A Day In The Life of a Poker Player (Pt. 2 of 2)

Confessions of a Poker PlayerThis is part 2 of 2 in the confessions of an online poker player series by a friend of mine who goes by the name of “NNNobodYYY” in the online poker world. Enjoy!

The life of a poker player can range from really boring to really exciting, depending on what you make of it. For me, when it gets too exciting (volatile), I make it more boring with changes to my playing system. When it gets too boring, you can make it more exciting, but if you want to succeed you have to be persistent and put in the hours at the table.

For the last week, my life has shifted from a very monotonous, grind it out poker system to one of the most exciting weeks in my poker career. This happens every time a championship series rolls around, but I usually end up miserable and full of regret. This Sunday I won the FTOPS VIII Heads Up Holdem Event for $72,000. That is more than I earned all year grinding it out! It makes the most sense that I’d win that event, rather than any other in the 27 Event online poker championship series, because I am a Heads Up ( 1 on 1 Poker) specialist.

Heads Up Freeze Outs

On a standard day, I play heads up freeze out (freeze out is a poker term for a game that is played until one player has all the chips and the other player(s) are eliminated) matches, $100-$200 per match and I play 30-50 matches each day. It is a very simple system; if you play for $100 a match the winner wins $100 from their opponent. If you can manage to win 60% of your matches, that’s $1000 a day in a 50 match day, minus the $250 that will go to the poker site in rake, which would total to $750/day.

It’s not nearly as easy as it sounds. Heads up poker requires complete focus to maintain optimum play so it is almost impossible to play more than 20 games in a row and maintain the discipline and focus to play your absolute best. You cannot play as many tables at once and it is much more mentally draining. The reason I chose this system is because I struggle with the swings, this system mitigates swings because it has the lowest standard deviation for returns. You could do the same thing playing 9 person sit and go tournaments, but the swings would increase because you aren’t going to win as often against 8 other opponents as against 1 opponent, but when you win, you will obviously win a lot more. I feel it is necessary to split up daily sessions with hour or longer breaks between every ten games. During the prime hours 10PM-2AM, I will play 20 consecutive matches.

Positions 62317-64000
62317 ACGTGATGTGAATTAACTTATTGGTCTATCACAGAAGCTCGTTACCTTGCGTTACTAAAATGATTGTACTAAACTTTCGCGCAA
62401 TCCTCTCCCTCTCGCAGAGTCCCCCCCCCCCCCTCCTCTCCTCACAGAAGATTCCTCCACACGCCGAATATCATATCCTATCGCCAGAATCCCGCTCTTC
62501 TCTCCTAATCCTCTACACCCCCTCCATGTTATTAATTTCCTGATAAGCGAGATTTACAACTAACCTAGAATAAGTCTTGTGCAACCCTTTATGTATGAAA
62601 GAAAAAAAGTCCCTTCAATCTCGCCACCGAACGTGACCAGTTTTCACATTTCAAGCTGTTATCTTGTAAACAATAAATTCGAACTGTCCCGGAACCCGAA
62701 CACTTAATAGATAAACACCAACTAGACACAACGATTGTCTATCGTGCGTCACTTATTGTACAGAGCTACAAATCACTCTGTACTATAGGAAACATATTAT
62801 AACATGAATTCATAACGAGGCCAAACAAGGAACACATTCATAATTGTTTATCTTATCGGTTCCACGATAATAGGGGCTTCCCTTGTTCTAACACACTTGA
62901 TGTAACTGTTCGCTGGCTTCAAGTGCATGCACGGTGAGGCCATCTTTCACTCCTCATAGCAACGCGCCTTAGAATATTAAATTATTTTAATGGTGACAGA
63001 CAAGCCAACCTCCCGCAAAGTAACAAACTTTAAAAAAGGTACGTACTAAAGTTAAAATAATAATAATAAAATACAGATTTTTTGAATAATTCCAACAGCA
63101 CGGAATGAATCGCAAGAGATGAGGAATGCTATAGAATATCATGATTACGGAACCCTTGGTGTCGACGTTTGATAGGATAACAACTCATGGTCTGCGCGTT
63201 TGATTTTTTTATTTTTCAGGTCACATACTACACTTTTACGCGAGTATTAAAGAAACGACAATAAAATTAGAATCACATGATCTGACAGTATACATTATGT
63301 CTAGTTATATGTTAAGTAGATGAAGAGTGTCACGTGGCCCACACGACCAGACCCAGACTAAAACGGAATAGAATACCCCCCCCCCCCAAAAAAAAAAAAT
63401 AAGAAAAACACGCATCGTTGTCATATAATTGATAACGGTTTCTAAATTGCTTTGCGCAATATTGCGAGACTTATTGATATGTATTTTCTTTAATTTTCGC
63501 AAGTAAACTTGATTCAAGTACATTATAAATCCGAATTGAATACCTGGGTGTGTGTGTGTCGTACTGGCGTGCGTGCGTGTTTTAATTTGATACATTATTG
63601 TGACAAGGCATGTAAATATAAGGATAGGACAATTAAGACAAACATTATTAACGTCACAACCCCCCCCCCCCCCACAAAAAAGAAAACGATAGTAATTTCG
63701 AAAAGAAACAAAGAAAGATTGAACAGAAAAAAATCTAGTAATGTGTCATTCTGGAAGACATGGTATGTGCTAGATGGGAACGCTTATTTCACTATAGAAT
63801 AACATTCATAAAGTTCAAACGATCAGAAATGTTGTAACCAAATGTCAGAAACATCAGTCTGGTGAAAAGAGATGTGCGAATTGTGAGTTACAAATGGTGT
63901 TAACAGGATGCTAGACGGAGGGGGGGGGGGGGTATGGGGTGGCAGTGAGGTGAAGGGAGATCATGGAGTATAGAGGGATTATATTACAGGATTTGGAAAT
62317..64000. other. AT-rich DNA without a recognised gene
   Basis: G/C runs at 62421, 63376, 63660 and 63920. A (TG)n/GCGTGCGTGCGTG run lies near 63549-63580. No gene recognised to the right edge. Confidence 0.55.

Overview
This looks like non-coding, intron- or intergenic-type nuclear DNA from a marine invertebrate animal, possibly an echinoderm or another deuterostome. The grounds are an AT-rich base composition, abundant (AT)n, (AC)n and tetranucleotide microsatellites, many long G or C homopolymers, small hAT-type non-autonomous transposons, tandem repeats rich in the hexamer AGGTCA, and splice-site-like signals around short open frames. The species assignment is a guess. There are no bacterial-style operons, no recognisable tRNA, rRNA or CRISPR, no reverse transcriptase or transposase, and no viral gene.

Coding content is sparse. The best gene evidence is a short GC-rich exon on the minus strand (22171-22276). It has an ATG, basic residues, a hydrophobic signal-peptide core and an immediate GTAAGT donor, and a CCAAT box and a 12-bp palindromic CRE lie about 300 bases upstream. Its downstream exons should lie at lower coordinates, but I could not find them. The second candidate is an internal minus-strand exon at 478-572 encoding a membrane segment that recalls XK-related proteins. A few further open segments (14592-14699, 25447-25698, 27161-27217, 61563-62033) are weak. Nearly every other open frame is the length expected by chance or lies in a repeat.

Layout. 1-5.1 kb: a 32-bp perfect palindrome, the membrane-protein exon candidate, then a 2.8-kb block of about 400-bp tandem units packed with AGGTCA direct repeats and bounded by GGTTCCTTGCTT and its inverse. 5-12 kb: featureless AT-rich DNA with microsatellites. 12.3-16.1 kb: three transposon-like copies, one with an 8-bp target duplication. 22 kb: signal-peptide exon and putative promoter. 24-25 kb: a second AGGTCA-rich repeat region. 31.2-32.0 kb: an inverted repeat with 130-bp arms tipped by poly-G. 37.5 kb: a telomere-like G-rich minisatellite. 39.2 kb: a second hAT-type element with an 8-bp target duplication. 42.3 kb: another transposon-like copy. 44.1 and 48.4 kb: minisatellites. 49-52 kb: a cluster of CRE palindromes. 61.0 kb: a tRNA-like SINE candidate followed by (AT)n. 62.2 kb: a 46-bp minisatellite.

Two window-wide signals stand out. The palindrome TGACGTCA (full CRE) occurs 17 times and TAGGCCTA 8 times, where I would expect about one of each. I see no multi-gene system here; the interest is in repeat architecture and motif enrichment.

My Work Day

My work day is pretty flexible, but I do have some rules. It’s not necessary to play during the day, but I try to play a couple hours during it just to get a ten game session out of the way – generally between 2PM and 6PM. It’s not a great time to play, but it’s not bad either. I wouldn’t recommend playing before 2PM. The best time to play is between 10PM and 2AM (I think 6PM to 10PM is fine too, but that’s usually my time off). I force myself to play these hours almost every night, sometimes starting at 11.

I used to treat the weekends like anyone else and took a break from playing poker, but since I bought my house a month ago I’ve been playing both Friday and Saturday Nights. This experiment in a really crappy life (in order to rebuild my reserves after the big down payment) has made me realize how necessary it actually IS to play on Friday nights. Friday nights are the most profitable because you have a lot of bad amateur players coming home from the bars (*cough * cough* J. Money). But for some reason Saturday nights are NOT as good, and I’m not really sure why.

During Championship Series

During Championship Series I change my whole schedule around to a much more brutal workload. I tend to work 12-16 hour days playing satellites into major events, winning a lot of event entries and never doing much in them. A satellite is a smaller buy-in tournament that awards a certain number of seats into a major event. Satellite poker is played slightly different because you’re trying to survive ’till 20 or whatever number of players are left, rather than trying to win the entire tournament. Satellites are easy to win and a good way of playing the major events without having to front $200-$1000 entry fees (but they do require a lot of time). The actual events are much more difficult because they have massive fields that pay out about 10% of the field, and the payouts are very top-heavy so you have to be making final tables to be profitable playing tournament poker.